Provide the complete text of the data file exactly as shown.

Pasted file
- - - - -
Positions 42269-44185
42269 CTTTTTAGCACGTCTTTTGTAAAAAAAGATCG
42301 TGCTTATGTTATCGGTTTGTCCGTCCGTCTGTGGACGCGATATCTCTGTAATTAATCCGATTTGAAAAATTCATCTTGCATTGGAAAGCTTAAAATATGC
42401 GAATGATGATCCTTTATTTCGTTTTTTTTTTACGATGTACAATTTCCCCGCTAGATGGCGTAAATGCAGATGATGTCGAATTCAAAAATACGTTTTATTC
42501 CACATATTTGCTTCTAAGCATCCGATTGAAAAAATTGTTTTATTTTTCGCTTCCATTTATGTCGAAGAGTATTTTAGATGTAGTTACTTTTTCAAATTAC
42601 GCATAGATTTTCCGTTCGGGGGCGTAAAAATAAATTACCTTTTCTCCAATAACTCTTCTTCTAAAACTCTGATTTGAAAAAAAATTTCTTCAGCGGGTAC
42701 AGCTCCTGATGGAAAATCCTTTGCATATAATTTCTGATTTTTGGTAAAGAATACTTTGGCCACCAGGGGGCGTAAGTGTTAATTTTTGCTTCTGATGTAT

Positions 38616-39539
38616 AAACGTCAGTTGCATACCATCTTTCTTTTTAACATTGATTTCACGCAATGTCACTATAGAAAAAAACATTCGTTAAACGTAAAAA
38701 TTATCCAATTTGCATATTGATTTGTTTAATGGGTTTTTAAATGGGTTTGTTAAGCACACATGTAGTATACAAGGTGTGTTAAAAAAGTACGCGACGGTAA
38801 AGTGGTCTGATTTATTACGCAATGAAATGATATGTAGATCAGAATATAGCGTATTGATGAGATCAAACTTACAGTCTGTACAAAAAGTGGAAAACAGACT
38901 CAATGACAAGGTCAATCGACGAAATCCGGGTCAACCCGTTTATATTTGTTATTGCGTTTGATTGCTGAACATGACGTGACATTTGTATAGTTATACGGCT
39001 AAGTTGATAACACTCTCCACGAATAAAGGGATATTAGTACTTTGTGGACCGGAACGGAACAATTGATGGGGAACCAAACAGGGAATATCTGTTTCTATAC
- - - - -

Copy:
Positions 42269-44185
42269 CTTTTTAGCACGTCTTTTGTAAAAAAAGATCG
42301 TGCTTATGTTATCGGTTTGTCCGTCCGTCTGTGGACGCGATATCTCTGTAATTAATCCGATTTGAAAAATTCATCTTGCATTGGAAAGCTTAAAATATGC
42401 GAATGATGATCCTTTATTTCGTTTTTTTTTTACGATGTACAATTTCCCCGCTAGATGGCGTAAATGCAGATGATGTCGAATTCAAAAATACGTTTTATTC
42501 CACATATTTGCTTCTAAGCATCCGATTGAAAAAATTGTTTTATTTTTCGCTTCCATTTATGTCGAAGAGTATTTTAGATGTAGTTACTTTTTCAAATTAC
42601 GCATAGATTTTCCGTTCGGGGGCGTAAAAATAAATTACCTTTTCTCCAATAACTCTTCTTCTAAAACTCTGATTTGAAAAAAAATTTCTTCAGCGGGTAC
42701 AGCTCCTGATGGAAAATCCTTTGCATATAATTTCTGATTTTTGGTAAAGAATACTTTGGCCACCAGGGGGCGTAAGTGTTAATTTTTGCTTCTGATGTAT

Positions 38616-39539
38616 AAACGTCAGTTGCATACCATCTTTCTTTTTAACATTGATTTCACGCAATGTCACTATAGAAAAAAACATTCGTTAAACGTAAAAA
38701 TTATCCAATTTGCATATTGATTTGTTTAATGGGTTTTTAAATGGGTTTGTTAAGCACACATGTAGTATACAAGGTGTGTTAAAAAAGTACGCGACGGTAA
38801 AGTGGTCTGATTTATTACGCAATGAAATGATATGTAGATCAGAATATAGCGTATTGATGAGATCAAACTTACAGTCTGTACAAAAAGTGGAAAACAGACT
38901 CAATGACAAGGTCAATCGACGAAATCCGGGTCAACCCGTTTATATTTGTTATTGCGTTTGATTGCTGAACATGACGTGACATTTGTATAGTTATACGGCT
39001 AAGTTGATAACACTCTCCACGAATAAAGGGATATTAGTACTTTGTGGACCGGAACGGAACAATTGATGGGGAACCAAACAGGGAATATCTGTTTCTATAC